Rodolfo Javier Falcon, 36, of Titus County, pleaded guilty to conspiring to distribute controlled substances before U.S. Magistrate Judge Caroline M. Craven on August 20, 2020. Falcon agreed to forfeit $5 million in drug proceeds.
Jose Armando Rosales-Bernal, 27, of Dallas County, pleaded guilty to conspiring to distribute controlled substances before U.S. Magistrate Judge Caroline M. Craven on September 1, 2020. Rosales-Bernal agreed to forfeit $4 million in drug proceeds; $234,971.00 in U.S. currency; his home in Dallas, Texas; numerous firearms; two luxury watches; a gold necklace with a rooster-shaped pendant covered in jewels; and three vehicles, including a Dodge Charger Hellcat.
According to information presented in court, Falcon, Rosales-Bernal, and others conspired to distribute more than 150 kilograms of Mexican cocaine in Dallas, East Texas, and beyond. Falcon and others-including two children-were stopped in Tennessee carrying nine kilograms of cocaine to distribute in North Carolina. The organization was also responsible for shipping drug proceeds, in the form of bulk cash, back to Mexico. For example, law enforcement intercepted one bulk cash shipment of approximately $350,000.00, and Rosales-Bernal and Falcon both occupied leadership roles in the drug trafficking organization, which also distributed methamphetamine. During the investigation, law enforcement observed several members of the organization-including Rosales-Bernal-carrying firearms. Rosales-Bernal admitted that he possessed multiple guns because he knew that many drugs trafficked by the organization made their activities inherently dangerous. Rosales-Bernal also described how he spent his drug proceeds on lavish lifestyle items, including a Dodge Charger Hellcat, flashy watches, a jewel-encrusted rooster necklace, and numerous pairs of shoes and boots.
Under federal statutes, Falcon faces at least ten years and to life in federal prison at sentencing. Rosales-Bernal faces at least five years and up to 40 years in federal prison at sentencing. The statutory sentence prescribed by Congress is provided here for information purposes, as the court will determine the sentencing based on the advisory sentencing guidelines and other statutory factors. A sentencing hearing comes after the completion of a presentence investigation by the U.S. Probation Office.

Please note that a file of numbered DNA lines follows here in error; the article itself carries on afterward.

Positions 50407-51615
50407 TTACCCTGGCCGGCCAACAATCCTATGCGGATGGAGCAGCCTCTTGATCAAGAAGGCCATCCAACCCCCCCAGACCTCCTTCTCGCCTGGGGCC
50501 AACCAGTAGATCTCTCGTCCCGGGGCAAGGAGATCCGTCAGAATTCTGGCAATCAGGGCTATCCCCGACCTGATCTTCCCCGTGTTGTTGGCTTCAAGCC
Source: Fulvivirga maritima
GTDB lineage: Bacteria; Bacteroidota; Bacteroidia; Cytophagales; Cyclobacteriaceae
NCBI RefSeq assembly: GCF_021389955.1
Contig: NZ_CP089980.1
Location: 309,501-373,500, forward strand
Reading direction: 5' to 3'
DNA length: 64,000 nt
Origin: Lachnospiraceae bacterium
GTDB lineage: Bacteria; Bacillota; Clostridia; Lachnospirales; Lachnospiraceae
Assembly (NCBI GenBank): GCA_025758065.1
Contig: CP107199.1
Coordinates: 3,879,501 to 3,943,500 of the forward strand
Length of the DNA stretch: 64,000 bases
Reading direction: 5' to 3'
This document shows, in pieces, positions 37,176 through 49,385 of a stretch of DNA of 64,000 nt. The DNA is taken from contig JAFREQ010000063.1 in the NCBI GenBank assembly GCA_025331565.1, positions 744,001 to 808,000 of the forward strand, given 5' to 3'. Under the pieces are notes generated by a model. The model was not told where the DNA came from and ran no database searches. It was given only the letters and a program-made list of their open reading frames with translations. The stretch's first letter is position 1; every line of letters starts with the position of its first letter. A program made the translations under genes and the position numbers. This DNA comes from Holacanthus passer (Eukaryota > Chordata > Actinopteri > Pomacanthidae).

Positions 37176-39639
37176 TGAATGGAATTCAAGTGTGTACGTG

Operation Dirty Bird is a long-term drug trafficking and money-laundering investigation that has already led to the seizure of more than $500,000.00 in U.S. Currency, almost 40 kilograms of cocaine, more than a quarter kilogram of methamphetamine, nine firearms, and multiple vehicles.
Rosales-Bernal, Julio Villarreal, Armando Moreno Jr., Falcon, Gerardo Cabrera Ramirez, Claudia Claribel Gardea, Jose Geraldo Ornelas-Pineda, Dalia Janes Campos Rosales, Eleazar Martinez Reyes, and David Martinez were previously charged and arrested as a result of this investigation. Ornelas-Pineda and Moreno have pleaded guilty and received sentences, and Rosales-Bernal, Villarreal, Falcon, Ramirez, Reyes, and Gardea have pleaded guilty are awaiting sentencing. Campos Rosales and Martinez have pleaded not guilty and are awaiting trial. This case is pending in the Texarkana Division of the Eastern District of Texas.
If convicted, Campos Rosales and Martinez face a minimum of 15 years and life in federal prison.
The Mount Pleasant office of the Texas Department of Public Safety, Criminal Investigation Division, and the Dallas office of Homeland Security Investigations SRT invested the case. Also, the following agencies have played critical roles in this investigation:
- the Mesquite, Texas, Police Department SWAT team
- the Texas National Guard
- the Texas Department of Public Safety, Highway Patrol Division and Aircraft Division
- the George West, Texas, Police Department
- the 23rd Judicial Drug Task Force in Dickson, Tennessee
- the Mount Pleasant, Texas, Police Department
The Assistant U.S. Attorney Jonathan R. Hornok prosecuted the case.